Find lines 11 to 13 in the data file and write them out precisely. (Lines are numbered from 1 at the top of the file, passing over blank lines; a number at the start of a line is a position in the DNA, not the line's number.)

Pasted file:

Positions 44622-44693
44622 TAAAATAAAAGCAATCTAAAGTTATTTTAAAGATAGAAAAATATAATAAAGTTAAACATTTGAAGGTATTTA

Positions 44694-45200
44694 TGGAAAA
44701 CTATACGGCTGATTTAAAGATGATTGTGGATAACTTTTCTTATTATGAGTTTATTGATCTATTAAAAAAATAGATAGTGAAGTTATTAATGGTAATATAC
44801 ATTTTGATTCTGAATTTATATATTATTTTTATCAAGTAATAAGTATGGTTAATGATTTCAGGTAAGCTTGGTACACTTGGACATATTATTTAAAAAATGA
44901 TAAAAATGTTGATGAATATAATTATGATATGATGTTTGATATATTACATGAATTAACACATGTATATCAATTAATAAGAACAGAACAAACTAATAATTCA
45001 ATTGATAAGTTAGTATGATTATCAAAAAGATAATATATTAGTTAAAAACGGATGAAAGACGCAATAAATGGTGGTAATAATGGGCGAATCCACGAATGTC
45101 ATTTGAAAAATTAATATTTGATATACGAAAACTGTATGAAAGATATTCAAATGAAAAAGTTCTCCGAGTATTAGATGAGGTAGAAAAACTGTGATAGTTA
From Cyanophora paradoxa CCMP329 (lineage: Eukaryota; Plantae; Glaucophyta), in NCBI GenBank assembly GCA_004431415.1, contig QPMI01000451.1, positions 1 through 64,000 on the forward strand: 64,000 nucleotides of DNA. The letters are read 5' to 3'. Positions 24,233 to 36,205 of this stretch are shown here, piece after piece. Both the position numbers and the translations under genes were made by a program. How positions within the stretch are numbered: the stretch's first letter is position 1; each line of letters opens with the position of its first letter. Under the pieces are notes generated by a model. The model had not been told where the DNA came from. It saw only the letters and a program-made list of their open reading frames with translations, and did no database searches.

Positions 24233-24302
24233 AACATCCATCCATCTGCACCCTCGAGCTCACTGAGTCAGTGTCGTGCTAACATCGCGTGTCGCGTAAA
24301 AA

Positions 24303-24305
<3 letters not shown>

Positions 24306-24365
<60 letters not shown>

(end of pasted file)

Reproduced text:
Positions 24233-24302
24233 AACATCCATCCATCTGCACCCTCGAGCTCACTGAGTCAGTGTCGTGCTAACATCGCGTGTCGCGTAAA
24301 AA